Behavior and Ecology of Silky Sharks Around the Chagos Archipelago and Evidence of Indian Ocean Wide Movement
Curnick, D.J., Andrzejaczek, S., Jacoby, D.M.P., Coffey, D.M., Carlisle, A.B., Chapple, T.K., Ferretti, F., Schallert, R.J., White, T., Block, B.A., Koldewey, H.J. and Collen, B. (2020) Behavior and Ecology of Silky Sharks Around the Chagos Archipelago and Evidence of Indian Ocean Wide Movement. Frontiers in Marine Science.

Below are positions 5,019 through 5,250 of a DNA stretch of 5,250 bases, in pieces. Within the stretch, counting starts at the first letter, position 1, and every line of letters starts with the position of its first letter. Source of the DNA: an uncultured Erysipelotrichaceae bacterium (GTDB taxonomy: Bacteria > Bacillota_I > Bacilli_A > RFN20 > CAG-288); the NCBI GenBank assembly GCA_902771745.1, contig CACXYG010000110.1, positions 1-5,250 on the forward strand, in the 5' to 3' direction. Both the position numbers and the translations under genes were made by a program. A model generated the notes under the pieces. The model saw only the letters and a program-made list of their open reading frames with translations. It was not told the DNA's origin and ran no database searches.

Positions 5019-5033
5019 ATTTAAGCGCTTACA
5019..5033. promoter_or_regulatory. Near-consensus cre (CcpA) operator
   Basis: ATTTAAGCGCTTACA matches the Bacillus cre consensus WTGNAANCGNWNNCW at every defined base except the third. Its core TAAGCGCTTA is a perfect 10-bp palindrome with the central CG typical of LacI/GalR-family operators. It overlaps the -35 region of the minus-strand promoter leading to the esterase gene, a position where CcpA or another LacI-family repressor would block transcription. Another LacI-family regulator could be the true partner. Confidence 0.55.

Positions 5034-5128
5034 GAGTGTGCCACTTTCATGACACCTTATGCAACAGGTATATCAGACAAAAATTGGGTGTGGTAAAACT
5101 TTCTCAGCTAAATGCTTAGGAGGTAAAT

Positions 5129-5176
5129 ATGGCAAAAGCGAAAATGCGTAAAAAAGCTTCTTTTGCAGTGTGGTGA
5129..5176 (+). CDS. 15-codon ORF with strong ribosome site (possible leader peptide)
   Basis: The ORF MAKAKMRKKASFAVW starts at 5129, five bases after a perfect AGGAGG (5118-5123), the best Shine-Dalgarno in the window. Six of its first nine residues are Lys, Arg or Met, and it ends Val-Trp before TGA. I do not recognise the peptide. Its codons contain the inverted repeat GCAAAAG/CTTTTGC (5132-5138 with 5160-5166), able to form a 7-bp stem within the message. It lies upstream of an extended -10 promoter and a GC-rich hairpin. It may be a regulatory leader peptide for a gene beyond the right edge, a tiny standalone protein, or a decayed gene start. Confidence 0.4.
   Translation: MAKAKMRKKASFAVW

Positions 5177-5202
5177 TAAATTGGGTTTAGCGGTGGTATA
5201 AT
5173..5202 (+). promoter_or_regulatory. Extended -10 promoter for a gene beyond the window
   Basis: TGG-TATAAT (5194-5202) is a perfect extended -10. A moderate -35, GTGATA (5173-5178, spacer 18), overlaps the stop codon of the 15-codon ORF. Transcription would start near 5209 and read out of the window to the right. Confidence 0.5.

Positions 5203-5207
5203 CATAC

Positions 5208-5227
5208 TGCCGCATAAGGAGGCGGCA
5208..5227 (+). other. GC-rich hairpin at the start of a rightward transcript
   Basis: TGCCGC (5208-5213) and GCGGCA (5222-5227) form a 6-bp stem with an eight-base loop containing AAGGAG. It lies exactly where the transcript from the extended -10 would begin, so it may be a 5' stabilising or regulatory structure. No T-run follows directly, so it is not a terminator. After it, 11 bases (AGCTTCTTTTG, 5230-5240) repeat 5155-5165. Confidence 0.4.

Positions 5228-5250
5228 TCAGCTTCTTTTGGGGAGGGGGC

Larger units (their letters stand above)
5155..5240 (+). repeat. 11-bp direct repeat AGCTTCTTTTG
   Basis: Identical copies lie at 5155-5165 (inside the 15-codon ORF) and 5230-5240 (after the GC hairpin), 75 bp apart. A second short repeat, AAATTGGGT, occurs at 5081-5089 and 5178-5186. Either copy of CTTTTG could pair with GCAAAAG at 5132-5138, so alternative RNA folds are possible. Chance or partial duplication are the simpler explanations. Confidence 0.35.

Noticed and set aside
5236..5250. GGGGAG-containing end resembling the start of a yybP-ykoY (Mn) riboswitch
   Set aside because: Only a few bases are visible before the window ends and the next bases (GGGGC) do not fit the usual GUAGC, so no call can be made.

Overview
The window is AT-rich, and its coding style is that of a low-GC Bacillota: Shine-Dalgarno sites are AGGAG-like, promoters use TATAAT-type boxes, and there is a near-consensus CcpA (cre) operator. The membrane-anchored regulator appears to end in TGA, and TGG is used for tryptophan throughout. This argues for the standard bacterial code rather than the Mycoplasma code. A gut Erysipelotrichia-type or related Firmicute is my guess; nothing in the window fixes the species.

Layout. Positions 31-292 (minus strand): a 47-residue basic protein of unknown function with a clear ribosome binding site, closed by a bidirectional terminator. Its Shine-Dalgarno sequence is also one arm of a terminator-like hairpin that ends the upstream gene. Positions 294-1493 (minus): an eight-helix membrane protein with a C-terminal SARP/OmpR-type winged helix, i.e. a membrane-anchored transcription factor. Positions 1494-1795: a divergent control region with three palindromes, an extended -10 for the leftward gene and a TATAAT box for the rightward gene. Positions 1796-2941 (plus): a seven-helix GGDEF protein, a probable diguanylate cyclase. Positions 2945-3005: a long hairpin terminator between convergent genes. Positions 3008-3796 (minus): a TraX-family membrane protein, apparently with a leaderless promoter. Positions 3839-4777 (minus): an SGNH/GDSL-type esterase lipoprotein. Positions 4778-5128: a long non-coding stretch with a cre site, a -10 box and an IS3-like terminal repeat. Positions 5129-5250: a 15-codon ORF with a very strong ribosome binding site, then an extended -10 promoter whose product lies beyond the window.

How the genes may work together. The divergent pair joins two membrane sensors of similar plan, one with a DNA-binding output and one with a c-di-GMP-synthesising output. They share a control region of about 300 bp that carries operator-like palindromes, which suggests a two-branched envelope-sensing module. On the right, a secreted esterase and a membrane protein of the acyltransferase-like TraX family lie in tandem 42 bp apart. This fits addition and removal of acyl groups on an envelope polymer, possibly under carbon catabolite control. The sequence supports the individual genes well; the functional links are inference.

Silky sharks (Carcharhinus falciformis) represent a major component of global shark catch, both directly and as bycatch, and populations are declining as a result. An improved understanding of their movement ecology is needed to support conservation efforts. We deployed satellite and acoustic tags (2013–2018) and analyzed historical fisheries records (1997–2009), to investigate the spatial ecology of silky sharks in the central Indian Ocean and a large Marine Protected Area (MPA; 640,000 km2) around the Chagos Archipelago. We observed high fidelity to the MPA, and a sustained diurnal association with a seamount complex, with individuals moving off at night and returning at sunrise. Yet, we also observed large-scale divergent movements in two satellite tagged individuals and documented the furthest recorded displacement distance for a satellite tagged silky shark to date, with one individual moving from the MPA to the Kenyan coast—a displacement distance of 3,549 km (track distance ∼4,782 km). Silky sharks undertook diel vertical migrations and oscillatory diving behavior, spending > 99% of their time in the top 100 m, and diving to depths of greater than 300 m, overlapping directly with typical deployments of purse seine and longline sets in the Indian Ocean. One individual was recorded to a depth of 1,112 m, the deepest recorded silky shark dive to date. Individuals spent 96% of their time at liberty within water temperatures between 24 and 30°C. Historic fisheries data revealed that silky sharks were a major component of the shark community around the archipelago, representing 13.69% of all sharks caught by longlines before the fishery closed in 2010. Over half (55.88%) of all individuals caught by longlines and purse seiners were juveniles. The large proportion of juveniles, coupled with the high site fidelity and residence observed in some individuals, suggests that the MPA could provide considerable conservation benefits for silky sharks, particularly during early life-history stages. However, their high mobility potential necessitates that large MPAs need to be considered in conjunction with fisheries regulations and conservation measures in adjacent EEZs and in areas beyond national jurisdiction.